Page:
The University of Wisconsin–Madison granted more doctorates than any other U.S. institution in 2017, rising from 2nd place the year before.
The 844 awarded doctorates place the UW at the top of PhD-granting institutions, according to the Survey of Earned Doctorates. Overall, U.S. institutions granted 54,664 doctorates, a decrease of about half a percent from 2016.
The university also granted the second-most doctorates in the life sciences, which encompasses agricultural sciences and natural resources, biological and biomedical sciences, and health sciences.
“Graduate school uniquely prepares students to contribute their talents to our society, and to be the engines of innovation, which drives our economy,” says Graduate School Dean William J. Karpus. “The quality of a UW–Madison graduate education stems from a strong research enterprise, dedicated faculty, and the network of ideas and resources that exist here.”
UW–Madison supports students throughout graduate school with opportunities to strengthen their academic, research and professional skills. In an exit survey given to all graduating doctoral students, more than 80 percent rated their UW–Madison graduate program and academic experience as excellent or very good.
Another survey in 2017 on understanding PhD career pathways found that over 75 percent of UW–Madison graduate alumni felt their programs prepared them extremely well or very well for their careers. This sentiment increased among alumni further from graduation and more established in their careers.
“The graduate training I received at UW–Madison helped me overcome self-doubt and trained me in the art of ‘idea sharing,’” says Alejandra Huerta, who earned her doctorate in plant pathology in 2015 and is now a postdoctoral researcher at Colorado State University studying resistance to diseases in plants.
“Graduate school does that — we’re always casting new hypotheses, they’re not always right, we’re always reformulating them and, most importantly, learning from the process,” she says.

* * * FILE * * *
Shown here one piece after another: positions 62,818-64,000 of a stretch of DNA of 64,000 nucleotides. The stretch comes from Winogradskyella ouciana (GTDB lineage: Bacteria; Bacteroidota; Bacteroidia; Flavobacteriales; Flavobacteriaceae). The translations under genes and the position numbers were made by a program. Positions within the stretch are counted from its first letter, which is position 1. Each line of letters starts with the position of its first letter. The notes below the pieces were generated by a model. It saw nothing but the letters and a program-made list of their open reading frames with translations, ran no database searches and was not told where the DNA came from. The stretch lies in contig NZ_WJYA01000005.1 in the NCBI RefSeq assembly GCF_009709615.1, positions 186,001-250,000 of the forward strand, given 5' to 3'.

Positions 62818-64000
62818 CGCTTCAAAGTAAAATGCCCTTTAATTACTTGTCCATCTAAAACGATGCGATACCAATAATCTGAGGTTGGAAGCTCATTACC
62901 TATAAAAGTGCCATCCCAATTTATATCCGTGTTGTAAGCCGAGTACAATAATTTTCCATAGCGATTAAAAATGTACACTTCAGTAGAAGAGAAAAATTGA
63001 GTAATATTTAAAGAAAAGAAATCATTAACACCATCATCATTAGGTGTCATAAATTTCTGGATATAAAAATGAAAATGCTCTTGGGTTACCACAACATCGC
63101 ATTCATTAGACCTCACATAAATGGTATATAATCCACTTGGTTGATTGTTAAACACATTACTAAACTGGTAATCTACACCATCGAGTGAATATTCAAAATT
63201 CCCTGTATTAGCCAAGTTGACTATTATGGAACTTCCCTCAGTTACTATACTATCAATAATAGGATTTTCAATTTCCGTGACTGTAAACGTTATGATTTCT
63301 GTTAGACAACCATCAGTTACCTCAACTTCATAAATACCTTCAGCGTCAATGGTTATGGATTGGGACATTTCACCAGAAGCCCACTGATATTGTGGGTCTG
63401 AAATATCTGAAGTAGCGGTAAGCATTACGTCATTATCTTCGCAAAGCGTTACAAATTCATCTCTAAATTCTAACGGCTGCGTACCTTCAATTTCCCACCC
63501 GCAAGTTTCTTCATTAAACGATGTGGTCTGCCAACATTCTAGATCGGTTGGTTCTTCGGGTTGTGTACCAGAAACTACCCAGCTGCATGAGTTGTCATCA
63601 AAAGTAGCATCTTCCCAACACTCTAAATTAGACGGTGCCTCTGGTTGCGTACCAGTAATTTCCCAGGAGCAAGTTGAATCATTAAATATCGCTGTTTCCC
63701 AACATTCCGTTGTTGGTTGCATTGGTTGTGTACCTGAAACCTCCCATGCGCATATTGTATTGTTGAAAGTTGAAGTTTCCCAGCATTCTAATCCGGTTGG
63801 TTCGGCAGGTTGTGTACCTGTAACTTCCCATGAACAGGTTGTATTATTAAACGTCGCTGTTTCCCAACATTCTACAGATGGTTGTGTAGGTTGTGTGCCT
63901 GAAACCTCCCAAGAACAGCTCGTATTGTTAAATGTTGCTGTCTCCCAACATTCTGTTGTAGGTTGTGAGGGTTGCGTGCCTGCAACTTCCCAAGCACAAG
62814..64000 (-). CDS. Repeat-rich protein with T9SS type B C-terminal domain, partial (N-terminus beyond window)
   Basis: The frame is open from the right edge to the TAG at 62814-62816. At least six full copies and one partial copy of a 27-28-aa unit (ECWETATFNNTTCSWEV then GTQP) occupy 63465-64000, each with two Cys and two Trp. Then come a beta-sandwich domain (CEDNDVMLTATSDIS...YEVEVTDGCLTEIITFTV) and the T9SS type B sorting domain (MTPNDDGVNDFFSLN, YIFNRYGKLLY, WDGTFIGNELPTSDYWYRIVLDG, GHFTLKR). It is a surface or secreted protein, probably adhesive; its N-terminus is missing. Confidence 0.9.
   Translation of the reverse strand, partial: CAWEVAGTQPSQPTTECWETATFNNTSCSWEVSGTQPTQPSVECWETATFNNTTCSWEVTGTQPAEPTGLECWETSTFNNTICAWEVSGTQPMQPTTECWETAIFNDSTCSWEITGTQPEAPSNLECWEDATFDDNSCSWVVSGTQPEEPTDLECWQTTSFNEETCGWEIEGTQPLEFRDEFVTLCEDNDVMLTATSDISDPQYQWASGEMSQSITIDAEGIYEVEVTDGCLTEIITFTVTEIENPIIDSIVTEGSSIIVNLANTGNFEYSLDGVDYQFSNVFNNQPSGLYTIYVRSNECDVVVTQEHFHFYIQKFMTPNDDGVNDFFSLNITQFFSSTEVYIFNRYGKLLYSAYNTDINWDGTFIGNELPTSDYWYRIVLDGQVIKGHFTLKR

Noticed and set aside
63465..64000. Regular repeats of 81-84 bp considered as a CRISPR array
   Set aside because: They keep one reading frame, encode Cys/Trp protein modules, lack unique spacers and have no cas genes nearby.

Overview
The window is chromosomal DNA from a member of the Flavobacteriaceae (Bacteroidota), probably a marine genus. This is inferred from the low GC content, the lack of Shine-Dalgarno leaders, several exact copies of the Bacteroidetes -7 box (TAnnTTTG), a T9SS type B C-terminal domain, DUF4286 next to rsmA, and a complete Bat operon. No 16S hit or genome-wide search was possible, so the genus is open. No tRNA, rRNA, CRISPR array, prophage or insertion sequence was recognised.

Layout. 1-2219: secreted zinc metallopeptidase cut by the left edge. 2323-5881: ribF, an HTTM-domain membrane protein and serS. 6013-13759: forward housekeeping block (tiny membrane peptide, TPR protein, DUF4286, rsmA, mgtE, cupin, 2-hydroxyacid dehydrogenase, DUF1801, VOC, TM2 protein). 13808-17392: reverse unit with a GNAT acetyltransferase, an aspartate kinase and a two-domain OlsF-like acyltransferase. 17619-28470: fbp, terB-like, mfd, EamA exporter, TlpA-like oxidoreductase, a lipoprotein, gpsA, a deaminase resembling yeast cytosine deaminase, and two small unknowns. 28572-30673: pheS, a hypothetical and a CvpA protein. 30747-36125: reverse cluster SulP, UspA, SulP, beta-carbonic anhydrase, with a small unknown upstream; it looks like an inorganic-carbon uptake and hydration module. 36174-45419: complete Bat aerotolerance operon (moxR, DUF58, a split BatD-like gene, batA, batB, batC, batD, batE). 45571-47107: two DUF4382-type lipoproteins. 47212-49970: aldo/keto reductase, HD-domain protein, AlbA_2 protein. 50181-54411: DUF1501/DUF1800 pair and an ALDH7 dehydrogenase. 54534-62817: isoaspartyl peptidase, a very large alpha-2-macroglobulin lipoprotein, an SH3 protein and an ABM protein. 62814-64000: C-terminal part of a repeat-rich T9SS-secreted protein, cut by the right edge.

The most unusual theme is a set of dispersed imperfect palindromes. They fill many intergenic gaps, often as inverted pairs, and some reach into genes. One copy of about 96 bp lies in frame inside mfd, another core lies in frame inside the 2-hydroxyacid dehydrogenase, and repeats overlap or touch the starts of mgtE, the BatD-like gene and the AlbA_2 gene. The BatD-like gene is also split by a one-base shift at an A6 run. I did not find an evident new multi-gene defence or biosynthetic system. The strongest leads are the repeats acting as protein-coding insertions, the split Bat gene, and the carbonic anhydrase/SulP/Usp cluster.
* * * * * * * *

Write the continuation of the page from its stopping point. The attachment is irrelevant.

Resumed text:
UW–Madison graduates go on to careers in a variety of fields. Over half of doctoral alumni who responded to the career pathways survey reported working in any type of job in higher education, including faculty, administration, research and staff positions. Of the total respondents, 34 percent are faculty members.
About a quarter of alumni reported working in the business sector. Smaller percentages of alumni reported working in government (8 percent), nonprofit organizations (6 percent), and elementary and secondary education (2 percent).
Jessa Lewis Valentine came to UW–Madison to study the economic benefits of college, eventually earning her PhD in sociology in 2015. She took advantage of training opportunities through the Interdisciplinary Training Program in the Education Sciences (ITP) and the Wisconsin Center for Education Research, which led to her current work as a higher education consultant with DVP-PRAXIS LTD.
“My experience with ITP, combined with the sociology department’s strong research methods training, prepared me very well for my current role,” says Valentine. “I had wonderfully supportive mentors who all loved their own academic careers but who were very supportive of my pursuit of a different path.”
With the career pathways survey, UW–Madison seeks to better gauge the relationship between its doctoral training programs and career outcomes, while also identifying ways to strengthen support and programming for current students.
“As the university continues to be a powerhouse in research and graduate education, we’re recognizing and acting upon a need to make career outcomes data available, allowing us to further improve the quality of the Wisconsin experience,” Karpus says.
Prospective and current students, and members of the public, can see data from the UW–Madison pathways survey online. In the coming months, the Graduate School will also publish the data in an interactive visualization, and share data briefs to inform the campus community.